This week I present the last Takumar lens of my collection. I used to have some more but sold the others – something that I regularly do in order to pay for new gear. 😉
This Takumar 3.5/135 looks like a typical Super-Takumar lens and offers the built and handling quality that each of this series provides. Focus is smooth, the lens feels well constructed and manufactured. You never get the impression that it might let you down.
It’s optical performance is being discussed a lot in all those internet boards and forums. Some say it’s a great lens, others complain about certain flaws. Often a bad bokeh is mentioned. I cannot agree to that. OK, I do have lenses that generate a much smoother bokeh, but the Tak 135 has yet to disappoint me.
This image shows that even with nasty twigs in the ooF areas the lens behaves well. Bokeh highlights, though, could be rendered a bit more pleasant, I’ll grant you that.
Sharpness and contrast are very good – this is kind of characteristic for Takumars.
With a maximum aperture of f/3.5 this 135mm lens is not really fast, but it’s not far away from the widely spread 2.8/135 lenses and the f/3.5 makes this lens a little more affordable. This Takumar is an underrated lens. You can find it for rather little money regularly. Thus it’s a fantasic lens for those who want to start a collection or those who want to try shooting with a 135mm lens, as long as you can cope with the minimum focus distance of 1.5 metres. The M42-screwmount is easily adapted to EOS, Sigma, Pentax or Olympus DSLRs.
After a bad week with bronchitis and conjunctivitis, I now – finally – can add a new lens report to this blog. This time it’s about the Super-Tak 2.8/105.
The second Takumar lens in this blog. Takumars are generally very good. I hardly know bad models and still they are rather affordable, unless you want to buy one of the really rare ones. This 105mm lens is already one of the more expensive lenses and a precious one it is.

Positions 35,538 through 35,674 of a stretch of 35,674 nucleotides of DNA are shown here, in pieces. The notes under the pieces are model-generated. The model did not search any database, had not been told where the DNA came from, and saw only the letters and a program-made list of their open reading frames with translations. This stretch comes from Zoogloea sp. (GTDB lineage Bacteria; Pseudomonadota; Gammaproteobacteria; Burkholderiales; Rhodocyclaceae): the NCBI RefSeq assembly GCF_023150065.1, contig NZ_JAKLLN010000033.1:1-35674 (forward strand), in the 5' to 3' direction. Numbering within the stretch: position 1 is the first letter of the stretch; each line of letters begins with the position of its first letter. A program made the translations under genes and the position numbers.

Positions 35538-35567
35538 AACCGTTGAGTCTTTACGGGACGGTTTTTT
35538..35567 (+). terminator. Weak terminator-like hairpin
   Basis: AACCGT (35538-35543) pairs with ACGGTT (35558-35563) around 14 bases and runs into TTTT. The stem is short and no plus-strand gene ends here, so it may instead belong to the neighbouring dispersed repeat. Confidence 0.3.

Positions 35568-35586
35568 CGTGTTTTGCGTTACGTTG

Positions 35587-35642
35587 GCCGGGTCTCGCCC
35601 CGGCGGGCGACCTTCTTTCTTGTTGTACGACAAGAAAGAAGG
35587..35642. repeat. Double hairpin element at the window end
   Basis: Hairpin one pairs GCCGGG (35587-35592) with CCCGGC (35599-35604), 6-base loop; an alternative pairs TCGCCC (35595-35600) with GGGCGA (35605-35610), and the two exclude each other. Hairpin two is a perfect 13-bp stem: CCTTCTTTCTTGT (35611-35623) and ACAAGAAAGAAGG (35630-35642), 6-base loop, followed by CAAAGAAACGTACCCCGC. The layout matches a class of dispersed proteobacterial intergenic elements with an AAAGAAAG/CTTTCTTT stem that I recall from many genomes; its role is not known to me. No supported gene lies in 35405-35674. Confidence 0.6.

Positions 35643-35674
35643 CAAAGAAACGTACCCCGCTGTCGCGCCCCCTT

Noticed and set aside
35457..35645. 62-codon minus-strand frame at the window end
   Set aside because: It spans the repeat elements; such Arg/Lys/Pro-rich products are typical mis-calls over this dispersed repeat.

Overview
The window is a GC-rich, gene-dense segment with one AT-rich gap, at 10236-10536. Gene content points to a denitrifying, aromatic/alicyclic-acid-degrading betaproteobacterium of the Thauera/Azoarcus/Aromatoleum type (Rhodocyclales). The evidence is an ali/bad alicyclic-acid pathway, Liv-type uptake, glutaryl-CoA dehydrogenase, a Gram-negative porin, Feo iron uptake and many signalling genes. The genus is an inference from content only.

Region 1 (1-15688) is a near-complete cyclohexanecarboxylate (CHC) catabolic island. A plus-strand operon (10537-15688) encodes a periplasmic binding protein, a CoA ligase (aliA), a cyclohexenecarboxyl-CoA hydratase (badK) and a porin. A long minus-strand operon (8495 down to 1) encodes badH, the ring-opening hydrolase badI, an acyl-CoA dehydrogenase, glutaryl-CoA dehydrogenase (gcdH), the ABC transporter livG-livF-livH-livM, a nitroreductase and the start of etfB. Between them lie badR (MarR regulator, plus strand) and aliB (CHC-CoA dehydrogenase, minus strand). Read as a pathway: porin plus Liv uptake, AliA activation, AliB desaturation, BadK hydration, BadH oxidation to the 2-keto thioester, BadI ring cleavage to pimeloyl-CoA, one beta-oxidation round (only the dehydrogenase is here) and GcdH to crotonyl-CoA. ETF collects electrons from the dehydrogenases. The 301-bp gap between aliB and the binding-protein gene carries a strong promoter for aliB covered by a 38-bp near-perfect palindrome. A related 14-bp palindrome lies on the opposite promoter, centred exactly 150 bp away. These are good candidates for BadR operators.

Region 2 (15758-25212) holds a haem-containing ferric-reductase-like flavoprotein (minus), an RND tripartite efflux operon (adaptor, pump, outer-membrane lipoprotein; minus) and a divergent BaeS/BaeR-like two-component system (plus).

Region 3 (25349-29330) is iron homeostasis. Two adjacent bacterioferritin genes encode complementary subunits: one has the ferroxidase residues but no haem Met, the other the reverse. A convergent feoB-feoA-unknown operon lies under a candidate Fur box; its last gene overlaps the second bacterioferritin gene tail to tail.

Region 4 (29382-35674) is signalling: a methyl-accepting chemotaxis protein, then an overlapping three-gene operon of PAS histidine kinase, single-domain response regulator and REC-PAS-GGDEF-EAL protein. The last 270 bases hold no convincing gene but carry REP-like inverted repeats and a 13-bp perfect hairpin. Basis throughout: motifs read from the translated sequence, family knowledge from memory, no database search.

It works adapted to an APS-EOS, a fullframe EOS and a Sigma DSLR, thus I can use this lens on all of my digital SLR cameras. Even on my dad’s Fuji S2 Pro it can be used, but you won’t get focus on infinity on a body with Nikon mount. (Well, you can, but then you need to use an adapter with a correction lens.)
One great think about the Takumars is their great built. As long as they are in decent condition they really feel good in your hands. There are different versions of this lens, but in order to find information about these Pentax lens predecessors, I’d recommend the Taunusreiter pages – an excellent source!
This Takumar is a really nice lens. It’s sharp and can resolve some fine details. There is no distortion visible and vignetting is very low even wide open. The bokeh it produces is velvety, but can get a little grumpy with complicated structures such as twigs and branches in the out-of-focus areas. And it neither is the best lens to render those smoothly shaped bokeh highlights, the Tak 105 clearly shows a ring. It is, however, much better than most other lenses. Colour rendition is very pleasant and neutral. If f/2.8 is fast enough for you, there is not much left to be wanted.
Here are some shots, taken with the EOS 5D:
And some images taken with the Sigma SD10:
And finally some taken with the EOS 300D:
The Asahi Super-Takumar 1.4/50 is one of the classic lenses that finds its way into many bags and cabites of lens collectors or freaks. It has a certain reputation of being extremely sharp and rendering a nice bokeh.
Well, one thing is true for sure: it is very well built and feels great when used. And yes, even wide open it is one of the sharpest 1.4/50 lenses I know (and I know several). Although my copy is not in best condition and shows some tiny scratches on the glass elements, it produces very nice images with nice out-of-focus areas.
I used the chance to take some photos with it on my 300D during a lunch break on Monday. I chose the 300D because the rear element of this Takumar protrudes too far to be used on a 5D. The mirror of the 5D would hit the rear part of the lens – something that is not a very nice experience.
Being a f/1.4 lens it can be easily used to generate narrow DoF even on an APS-crop cam. Perhaps one of the biggest advantages of this Tak is that it is already sharp at f/1.4, this aperture is not only a marketing gag, it is definitely usable.
Now, look at this 100% crop of the image above:
Honestly, I wouldn’t know what a modern lens could do better here!
So, haptics are great, image quality is fantastic, aren’t there any disadvantages?
Well, this lens is kind of prone to “yellowing”, an effect that makes glass elements turn yellowish, amber coloured. This effect does not have any negative influence on image quality but it might cause the actual “speed” (=how much light arrives at the sensor) to reduce a little. Anyway, if you can find a copy in decent condition, don’t hesitate. Its M42-mount makes it a highly versatile lens. If it only were adaptable to a regular EOS 5D without lens surgery or mirror shaving…